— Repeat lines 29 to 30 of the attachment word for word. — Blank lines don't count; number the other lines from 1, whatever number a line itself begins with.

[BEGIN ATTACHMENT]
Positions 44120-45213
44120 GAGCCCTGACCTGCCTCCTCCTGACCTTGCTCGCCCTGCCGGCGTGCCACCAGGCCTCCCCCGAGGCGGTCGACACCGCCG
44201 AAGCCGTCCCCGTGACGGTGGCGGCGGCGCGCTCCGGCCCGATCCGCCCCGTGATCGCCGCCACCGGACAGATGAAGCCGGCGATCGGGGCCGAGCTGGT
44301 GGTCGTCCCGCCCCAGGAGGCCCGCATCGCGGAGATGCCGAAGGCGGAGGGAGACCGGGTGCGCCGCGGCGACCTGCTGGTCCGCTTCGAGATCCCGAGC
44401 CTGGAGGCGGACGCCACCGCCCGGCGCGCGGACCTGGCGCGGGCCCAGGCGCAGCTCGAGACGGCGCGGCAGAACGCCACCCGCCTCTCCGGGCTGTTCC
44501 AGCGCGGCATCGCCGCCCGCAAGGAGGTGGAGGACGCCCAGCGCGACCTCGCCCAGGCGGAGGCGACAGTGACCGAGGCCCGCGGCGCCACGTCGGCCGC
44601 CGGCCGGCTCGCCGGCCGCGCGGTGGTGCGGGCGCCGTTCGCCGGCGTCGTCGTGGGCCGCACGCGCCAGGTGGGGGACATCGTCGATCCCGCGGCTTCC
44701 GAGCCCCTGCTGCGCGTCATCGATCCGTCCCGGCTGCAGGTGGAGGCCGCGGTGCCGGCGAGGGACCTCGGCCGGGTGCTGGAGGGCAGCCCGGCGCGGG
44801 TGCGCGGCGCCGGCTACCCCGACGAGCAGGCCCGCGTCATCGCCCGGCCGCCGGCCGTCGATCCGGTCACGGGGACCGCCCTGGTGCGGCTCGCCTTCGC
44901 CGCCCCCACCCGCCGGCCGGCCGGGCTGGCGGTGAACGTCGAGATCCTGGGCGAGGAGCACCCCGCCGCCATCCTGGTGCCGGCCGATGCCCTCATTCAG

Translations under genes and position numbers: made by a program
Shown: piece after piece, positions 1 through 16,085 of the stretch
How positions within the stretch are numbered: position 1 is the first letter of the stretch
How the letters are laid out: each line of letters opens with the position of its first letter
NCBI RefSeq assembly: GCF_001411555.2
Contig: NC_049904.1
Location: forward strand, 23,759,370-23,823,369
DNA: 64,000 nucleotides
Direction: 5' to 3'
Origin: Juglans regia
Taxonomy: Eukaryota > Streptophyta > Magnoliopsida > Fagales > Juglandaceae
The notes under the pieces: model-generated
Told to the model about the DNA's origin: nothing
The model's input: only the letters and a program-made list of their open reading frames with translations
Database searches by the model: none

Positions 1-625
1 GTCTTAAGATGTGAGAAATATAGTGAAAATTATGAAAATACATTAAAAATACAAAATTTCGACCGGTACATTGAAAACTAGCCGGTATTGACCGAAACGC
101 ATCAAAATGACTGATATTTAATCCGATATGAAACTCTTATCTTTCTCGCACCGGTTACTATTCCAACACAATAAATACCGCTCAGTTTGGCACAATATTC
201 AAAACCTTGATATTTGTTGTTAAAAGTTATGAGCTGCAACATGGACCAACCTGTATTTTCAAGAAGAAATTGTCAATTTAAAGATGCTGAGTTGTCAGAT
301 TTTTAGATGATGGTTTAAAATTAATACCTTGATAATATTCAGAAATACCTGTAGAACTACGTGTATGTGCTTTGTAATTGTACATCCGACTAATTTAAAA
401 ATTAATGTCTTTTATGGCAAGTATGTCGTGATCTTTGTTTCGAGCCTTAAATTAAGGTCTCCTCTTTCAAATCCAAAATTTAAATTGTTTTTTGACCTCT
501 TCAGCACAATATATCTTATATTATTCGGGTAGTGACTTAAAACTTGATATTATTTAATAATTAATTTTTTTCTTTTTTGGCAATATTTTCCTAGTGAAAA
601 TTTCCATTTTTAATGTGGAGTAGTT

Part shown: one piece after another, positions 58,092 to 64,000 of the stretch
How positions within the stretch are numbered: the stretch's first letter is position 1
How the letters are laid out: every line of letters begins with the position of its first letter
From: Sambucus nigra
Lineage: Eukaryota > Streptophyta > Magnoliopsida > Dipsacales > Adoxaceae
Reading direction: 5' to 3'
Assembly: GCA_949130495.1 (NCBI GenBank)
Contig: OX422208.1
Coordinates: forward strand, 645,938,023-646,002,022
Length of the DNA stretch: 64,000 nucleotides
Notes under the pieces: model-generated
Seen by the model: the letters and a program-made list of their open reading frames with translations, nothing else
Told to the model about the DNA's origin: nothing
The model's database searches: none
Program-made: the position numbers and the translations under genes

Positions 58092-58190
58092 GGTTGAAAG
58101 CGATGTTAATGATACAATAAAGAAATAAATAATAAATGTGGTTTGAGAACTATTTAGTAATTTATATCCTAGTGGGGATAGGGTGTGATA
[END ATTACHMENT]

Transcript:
201 AAAACCTTGATATTTGTTGTTAAAAGTTATGAGCTGCAACATGGACCAACCTGTATTTTCAAGAAGAAATTGTCAATTTAAAGATGCTGAGTTGTCAGAT
301 TTTTAGATGATGGTTTAAAATTAATACCTTGATAATATTCAGAAATACCTGTAGAACTACGTGTATGTGCTTTGTAATTGTACATCCGACTAATTTAAAA